"Canada has been a leader on the world stage in fighting racism, racial discrimination and xenophobia - until now. At the United Nations Human Rights Council on March 19, Canada signed an American statement that embraces the UN anti-Semitic hate-fest held in Durban, South Africa, in 2001.
The statement, which was signed by over 150 countries, including Canada, spoke of "recalling the 20th anniversary of the adoption of the Durban Declaration and Program of Action," as part of an international commitment "to combat racism, racial discrimination, xenophobia and related intolerance."
The "Durban Declaration," which was adopted three days before 9/11, encourages the hatred of Jews. It is the 21st-century reincarnation of the infamous 1975 UN General Assembly Zionism-is-racism resolution. Israel is the only state mentioned in the manifesto, which claims Palestinians are "victims" of Israeli racism. Ironically, it is the Palestinian Authority and Hamas that reject peaceful cohabitation with Jews, insist on a state without Jews and reward Palestinians who kill Jews.
The racist "anti-racism" conference that produced the declaration featured disturbing scenes of overt anti-Semitism. The American delegation, led by Holocaust survivor and Democratic congressman Tom Lantos, walked out of the reprehensible conference, along with Israel. Canada stayed, but strongly objected to the declaration's language on Israel.
Canada strengthened its resolve in the years that followed and was the first country to pull out of successive UN attempts to resuscitate Durban - Durban II, which was held in Geneva in 2009, and Durban III, a 10th-anniversary summit in New York in 2011. Both events "reaffirmed" the original Durban Declaration.
Canadian interests and values have been strongly validated. At Durban II, the UN handed Iran's Holocaust-denying president, Mahmoud Ahmadinejad, a microphone to open the conference. Which he did with these words: "The word Zionism personifies racism that falsely resorts to religion and abuses religious sentiments to hide their hatred and ugly faces."
Nevertheless, the UN juggernaut rolled on. Durban is central to the Palestinian program of demonizing and isolating the Jewish state ever since Yasser Arafat, then-leader of the Palestinian Liberation Organization, took the podium at Durban I.
On Dec. 31, 2020, the UN General Assembly decided to hold a commemoration of the 20th anniversary of the Durban Declaration that will take place in New York in September. World leaders, normally gathered for the General Assembly's opening, are now scheduled to adopt a "political declaration" calling for the "full and effective implementation" of the Durban Declaration - thereby pursuing the aim of isolating Israel as a racist pariah on the global stage.
Canada, along with countries such as Australia, the Czech Republic, France, Germany, Israel, the Netherlands, the United Kingdom and the United States (under the Trump administration), voted against this UN plan to convene what will effectively be Durban IV. This was consistent with Canada's refusal - under both Conservative and Liberal governments - to vote in favour of every similar pro-Durban resolution at the General Assembly over the last two decades.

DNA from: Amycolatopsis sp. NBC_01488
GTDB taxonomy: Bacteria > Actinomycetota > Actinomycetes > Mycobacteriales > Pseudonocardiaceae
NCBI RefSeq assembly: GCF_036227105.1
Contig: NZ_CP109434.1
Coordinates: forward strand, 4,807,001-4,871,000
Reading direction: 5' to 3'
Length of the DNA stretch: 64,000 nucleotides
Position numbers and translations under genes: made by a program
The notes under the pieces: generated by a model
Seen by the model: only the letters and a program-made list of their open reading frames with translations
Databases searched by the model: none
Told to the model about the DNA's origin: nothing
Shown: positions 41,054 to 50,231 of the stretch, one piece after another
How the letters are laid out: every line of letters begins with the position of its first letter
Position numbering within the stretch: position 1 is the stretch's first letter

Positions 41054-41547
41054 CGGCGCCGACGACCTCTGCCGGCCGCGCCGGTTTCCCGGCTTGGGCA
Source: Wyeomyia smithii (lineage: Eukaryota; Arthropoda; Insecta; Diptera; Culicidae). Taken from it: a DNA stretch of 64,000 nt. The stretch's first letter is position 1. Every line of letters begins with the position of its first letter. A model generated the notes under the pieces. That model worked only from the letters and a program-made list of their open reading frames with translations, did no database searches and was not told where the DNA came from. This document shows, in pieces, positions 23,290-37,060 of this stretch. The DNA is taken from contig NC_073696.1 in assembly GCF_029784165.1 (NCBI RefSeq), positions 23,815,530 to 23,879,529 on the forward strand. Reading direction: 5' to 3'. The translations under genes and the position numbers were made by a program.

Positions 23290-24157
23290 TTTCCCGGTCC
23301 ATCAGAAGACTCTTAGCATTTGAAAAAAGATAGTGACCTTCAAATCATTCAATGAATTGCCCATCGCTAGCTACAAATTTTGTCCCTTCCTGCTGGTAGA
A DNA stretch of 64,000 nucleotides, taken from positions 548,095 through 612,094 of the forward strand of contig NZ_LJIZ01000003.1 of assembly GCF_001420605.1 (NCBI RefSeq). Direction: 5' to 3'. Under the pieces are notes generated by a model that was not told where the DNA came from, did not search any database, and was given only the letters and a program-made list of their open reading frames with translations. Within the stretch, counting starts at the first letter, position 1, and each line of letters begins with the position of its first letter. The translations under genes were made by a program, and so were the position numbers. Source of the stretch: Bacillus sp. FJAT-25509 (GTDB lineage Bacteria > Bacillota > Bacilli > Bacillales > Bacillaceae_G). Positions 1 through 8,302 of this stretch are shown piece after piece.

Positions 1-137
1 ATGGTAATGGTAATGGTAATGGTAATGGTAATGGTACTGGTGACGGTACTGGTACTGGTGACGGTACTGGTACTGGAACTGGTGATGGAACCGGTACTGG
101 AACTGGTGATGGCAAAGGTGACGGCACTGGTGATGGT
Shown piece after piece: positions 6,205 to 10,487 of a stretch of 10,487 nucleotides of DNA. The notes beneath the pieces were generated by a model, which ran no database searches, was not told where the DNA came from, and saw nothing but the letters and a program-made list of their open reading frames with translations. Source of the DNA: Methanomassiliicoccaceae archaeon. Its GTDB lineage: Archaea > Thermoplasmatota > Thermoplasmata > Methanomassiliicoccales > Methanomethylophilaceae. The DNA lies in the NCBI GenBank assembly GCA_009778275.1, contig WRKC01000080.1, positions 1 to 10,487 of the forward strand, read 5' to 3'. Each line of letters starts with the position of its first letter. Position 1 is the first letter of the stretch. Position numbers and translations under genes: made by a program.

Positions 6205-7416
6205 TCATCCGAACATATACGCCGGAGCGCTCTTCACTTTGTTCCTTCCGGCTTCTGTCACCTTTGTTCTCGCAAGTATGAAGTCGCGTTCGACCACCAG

Before now, no Canadian or American government had ever paired a call to combat racism with celebrating the Durban conference, because Durban wrongly turns the fight against racism into a fight against Jews. Yet in the United States, times have changed. The Biden administration's apparent desire to impress, at home and abroad, evidently caused it to break with America's longstanding antipathy toward Durban.
Obviously, Israel couldn't sign a declaration that seeks to delegitimize the Jewish state and paradoxically to build equality for the many on the inequality of the Jewish few. But by embracing a statement on racism that was signed by such countries as the Central African Republic, the Democratic Republic of the Congo, Equatorial Guinea, Qatar, Saudi Arabia, South Sudan, Turkey and Zimbabwe, U.S. President Joe Biden and Prime Minister Justin Trudeau were more interested in joining forces with some of the world's most repressive, intolerant and xenophobic regimes than their historic ally, Israel.
Canada must now decide whether to attend Durban IV, which will certainly end in a call for the Durban Declaration's "full implementation," as already determined by the General Assembly. Canada took a central role in refusing to legitimate and commemorate Durban's 10th anniversary. The 20th anniversary is the anti-Semite's long-game.
Canada's long-game ought to be to stand against anti-Semitism. In view of this latest move, Durban IV needs to be publicly and immediately shunned. Canadian leadership is vital in communicating that a genuine effort to combat racism and xenophobia necessitates staying away."